|African economic migrants walking along a Libyan desert road|
This is blog post first published July 7th, 2014
One of the most painful legacies that the Jammeh regime will be the emptying of The Gambia of its youthful population. It pains me to say that a disproportionate number are of these economic and human rights migrants are non-Jolas. We cannot discuss the Jammeh regime without talking about tribalism as an instrument of suppression by playing one tribe against another.
At this point of this narration, it is tempting to say it is to be expected because Mandinka and Fulas, in particular, form the largest chunk of the country's population, thus should form a majority in many categories which is generally true, but only to a point. The social status categories like high-paying jobs in the public service, scholarship awards and membership to statutory Boards paint a different picture. The trend is scary, and more so when the qualifications and experience do not seem to be correlated with the numbers of the one of the smallest and least educated of one section of our population.
It is important to note at this point that our faith in the Gambian people is unshakable. Many politicians of past years who tried using tribe as a divisive tool have failed, and Jammeh will fail also.
The Daily Observer warned us this morning of the scourge of economic migration and the risk involved in venturing in small boats and canoes on their journey to Europe via Italy - a journey that usually end up in tragedy. The regime's official mouth piece, blames the youth's lack of "strong commitment" to the Motherland, implying that these young men and women are more committed to their respective families.
After all, these economic migrants are making the trip because "they are pursuing work in foreign countries in order to support themselves and their families" according to the Daily Observer.
|Boat full of African migrants|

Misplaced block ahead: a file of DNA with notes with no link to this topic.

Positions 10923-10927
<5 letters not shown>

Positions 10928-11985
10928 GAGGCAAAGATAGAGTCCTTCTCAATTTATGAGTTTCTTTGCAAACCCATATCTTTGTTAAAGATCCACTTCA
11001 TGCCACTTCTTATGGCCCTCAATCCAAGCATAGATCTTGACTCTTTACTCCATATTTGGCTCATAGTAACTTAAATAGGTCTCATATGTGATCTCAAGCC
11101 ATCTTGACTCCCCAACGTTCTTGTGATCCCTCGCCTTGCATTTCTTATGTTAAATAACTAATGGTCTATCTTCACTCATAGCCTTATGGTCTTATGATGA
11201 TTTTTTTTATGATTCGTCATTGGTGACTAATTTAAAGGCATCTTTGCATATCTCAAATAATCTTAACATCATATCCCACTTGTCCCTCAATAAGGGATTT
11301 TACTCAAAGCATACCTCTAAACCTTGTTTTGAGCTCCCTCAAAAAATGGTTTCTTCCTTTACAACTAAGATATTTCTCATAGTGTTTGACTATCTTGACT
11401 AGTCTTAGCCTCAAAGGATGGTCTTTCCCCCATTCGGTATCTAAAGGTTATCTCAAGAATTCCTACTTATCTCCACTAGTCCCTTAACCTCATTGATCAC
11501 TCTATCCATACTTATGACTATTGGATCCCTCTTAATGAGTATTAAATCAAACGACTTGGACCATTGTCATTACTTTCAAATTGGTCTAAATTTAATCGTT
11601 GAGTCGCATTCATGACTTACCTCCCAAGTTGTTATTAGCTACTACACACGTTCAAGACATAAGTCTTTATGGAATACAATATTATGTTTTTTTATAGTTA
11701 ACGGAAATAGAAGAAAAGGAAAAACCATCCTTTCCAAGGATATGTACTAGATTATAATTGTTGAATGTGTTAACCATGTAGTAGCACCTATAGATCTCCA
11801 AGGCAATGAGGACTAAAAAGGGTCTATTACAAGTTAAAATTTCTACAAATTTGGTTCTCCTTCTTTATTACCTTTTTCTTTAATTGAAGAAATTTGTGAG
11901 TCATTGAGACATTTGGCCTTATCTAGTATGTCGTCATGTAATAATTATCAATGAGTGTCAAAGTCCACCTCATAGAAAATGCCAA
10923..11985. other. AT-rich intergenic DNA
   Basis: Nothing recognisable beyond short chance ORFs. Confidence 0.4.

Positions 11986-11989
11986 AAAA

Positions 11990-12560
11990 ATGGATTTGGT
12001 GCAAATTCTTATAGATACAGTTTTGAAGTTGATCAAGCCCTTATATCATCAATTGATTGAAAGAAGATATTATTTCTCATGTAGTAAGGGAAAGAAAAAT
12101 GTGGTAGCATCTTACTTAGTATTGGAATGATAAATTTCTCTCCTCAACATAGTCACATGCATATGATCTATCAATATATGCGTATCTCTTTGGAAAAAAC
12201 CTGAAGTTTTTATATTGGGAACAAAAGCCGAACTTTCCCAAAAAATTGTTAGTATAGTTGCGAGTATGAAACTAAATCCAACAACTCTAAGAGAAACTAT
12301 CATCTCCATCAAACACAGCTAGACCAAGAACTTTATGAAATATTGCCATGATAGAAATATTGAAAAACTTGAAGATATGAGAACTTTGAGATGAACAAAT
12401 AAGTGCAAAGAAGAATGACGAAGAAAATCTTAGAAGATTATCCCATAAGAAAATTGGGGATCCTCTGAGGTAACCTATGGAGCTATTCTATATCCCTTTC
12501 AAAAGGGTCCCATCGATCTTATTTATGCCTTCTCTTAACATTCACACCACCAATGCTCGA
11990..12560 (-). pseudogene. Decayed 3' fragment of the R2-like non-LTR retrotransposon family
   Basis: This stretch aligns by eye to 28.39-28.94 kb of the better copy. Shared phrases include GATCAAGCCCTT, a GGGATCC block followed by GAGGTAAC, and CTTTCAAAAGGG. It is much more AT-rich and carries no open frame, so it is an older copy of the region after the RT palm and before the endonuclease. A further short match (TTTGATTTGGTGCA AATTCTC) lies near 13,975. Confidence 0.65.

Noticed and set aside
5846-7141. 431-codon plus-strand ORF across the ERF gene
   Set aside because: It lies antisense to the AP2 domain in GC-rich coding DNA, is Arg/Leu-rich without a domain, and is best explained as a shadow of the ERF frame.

Nothing from our friends at the Daily Observer about the causes of this frantic pace of adventurism into the unknown at extraordinary risks. Could it be that the regime’s inability to make it attractive for these young people to stay at home? Unemployment is high and getting higher, while the lucky few to be employed have seen that wages stagnate, eroding their purchasing power to a level that cannot sustain life. Yet they see their Great Leader ride around town in a Rolls Royce. The insensitivity and the tone deafness of this regime is bordering on insanity.
The Daily Observer continues to blame the young men and women for not investing locally the money they pay for the dangerous trip, which assumes that there is free entry and exit in an economy that is directed by one man - Yaya Jammeh. How many houses built by Gambian retirees and those living in Europe have been bulldozed by Yaya Jammeh, and their land seized without due process? Why are businessmen/women fleeing Gambia for friendlier and safer destinations for their investments; these include Jammeh closest business partners.
The Gambian economy is contracting because of its mismanagement, and the contraction will continue. In fact, the economy is headed for a complete collapse. The young men and women venturing out at seas see the bleak future, and they are voting with their feet, and they see it worth the risk.